Up for review today is one of my all-time favorites from Davidoff Cigars: the Davidoff Millennium Blend Toro. Every size is blended meticulously for consistency and quality. The Short Robusto size recently earned a score of 94 (spectacular) on this site.
So let’s get to it.
- Cigar Reviewed: Davidoff Millennium Blend Toro
- Wrapper: Ecuadorian Sungrown
- Binder: Dominican Republic
- Filler: Dominican Republic
- Size: Toro (6 x 50)
Appearance & Construction
The Davidoff Millennium Toro’s Ecuadorian wrapper is the color of dark oak. It has a few moderate veins and some noticeable seams. The wrapper smells fairly light, with earth, cedar, some spice, and leather. When squeezed, the cigar has a bit of give and is packed consistently over its length.
I take a whiff off of the foot of the cigar, and pick up balanced aromas of coffee, earth, and some black pepper. The pre-light draw is surprisingly mild given the intensity of the smoke ahead, with notes of slightly sweet earth, granola, and wood.
Flavor & Smoke Characteristics
The Davidoff Millennium Blend Toro opens with coarse, medium bodied smoke. Notes include grass, cedar, black coffee, cocoa powder, mustiness, cured meat, and a slight creaminess. The cigar produces a high amount of lush smoke. With this cigar, you’ll quickly learn to be careful with the retrohale as it is full bodied and spicy.
At about an inch in, the smoke becomes more oily and round. Sweeter too, with the cocoa powder becoming more of a milk chocolate note. At the same time, the pepper and spice move forward, to the tip of my tongue, making it feel like I have two simultaneous flavor profiles happening at once. Complex, and yet still very balanced.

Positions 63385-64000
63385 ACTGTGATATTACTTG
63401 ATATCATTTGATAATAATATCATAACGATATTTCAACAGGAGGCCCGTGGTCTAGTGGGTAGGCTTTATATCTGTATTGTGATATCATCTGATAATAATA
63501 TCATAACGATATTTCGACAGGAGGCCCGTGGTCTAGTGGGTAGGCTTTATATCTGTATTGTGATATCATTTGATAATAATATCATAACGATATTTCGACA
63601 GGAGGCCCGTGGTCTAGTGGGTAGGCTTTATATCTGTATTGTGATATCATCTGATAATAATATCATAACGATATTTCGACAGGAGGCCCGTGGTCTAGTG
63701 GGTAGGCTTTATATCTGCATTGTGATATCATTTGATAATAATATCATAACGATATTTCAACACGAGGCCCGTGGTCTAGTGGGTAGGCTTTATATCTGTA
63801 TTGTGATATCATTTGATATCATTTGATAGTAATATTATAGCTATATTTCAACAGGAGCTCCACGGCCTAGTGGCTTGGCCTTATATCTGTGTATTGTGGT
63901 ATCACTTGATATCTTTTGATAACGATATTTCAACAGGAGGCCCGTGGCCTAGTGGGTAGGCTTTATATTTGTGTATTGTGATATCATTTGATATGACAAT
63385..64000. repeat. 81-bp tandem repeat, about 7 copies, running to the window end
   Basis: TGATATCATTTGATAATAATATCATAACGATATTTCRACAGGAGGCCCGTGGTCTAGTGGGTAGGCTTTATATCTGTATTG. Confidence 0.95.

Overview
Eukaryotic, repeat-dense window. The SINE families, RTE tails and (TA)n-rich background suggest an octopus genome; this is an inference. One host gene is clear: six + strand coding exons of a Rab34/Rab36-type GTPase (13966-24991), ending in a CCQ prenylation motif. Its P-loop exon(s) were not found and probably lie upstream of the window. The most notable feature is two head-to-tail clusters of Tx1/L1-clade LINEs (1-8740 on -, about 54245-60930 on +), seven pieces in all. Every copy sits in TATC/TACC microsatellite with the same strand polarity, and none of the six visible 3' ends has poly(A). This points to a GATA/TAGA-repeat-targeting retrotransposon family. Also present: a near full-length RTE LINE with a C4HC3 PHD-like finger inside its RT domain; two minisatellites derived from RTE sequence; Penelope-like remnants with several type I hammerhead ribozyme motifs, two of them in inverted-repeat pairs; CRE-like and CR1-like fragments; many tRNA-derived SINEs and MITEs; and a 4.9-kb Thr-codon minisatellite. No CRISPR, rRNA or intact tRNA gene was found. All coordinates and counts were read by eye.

As the cigar burns well into the second third, the flavors of the smoke become more intense and concentrated. We’re now at about a medium-full in terms of strength and body. Dominant flavors are black pepper, smoked meat, chocolate, and a bit of natural tobacco sweetness. Very, very enjoyable. At this point it strikes me that this cigar could pair very well with a peaty scotch, like an Ardbeg An Oa or Lagavulin 8 Year.
As the cigar hits the final third, the profile shifts definitively like clockwork. The oak note returns, along with black and white pepper, milk chocolate, and a nice vegetal note. Where the retrohale at the start was heavy and granular, now it is extremely smooth and silky. As much as I enjoyed all of the cigar, the final third is and has always been my favorite third for this cigar. It is the perfect combo of strength, clarity, and finesse.
It’s hard for me to smoke the Davidoff Millennium blend and not be a bit in awe. Incredibly complex and dynamic, with a great story to tell from a flavor standpoint. Construction and draw are always top notch.
The Millennium Blend Toro is on par with any of the best cigars I’ve ever smoked.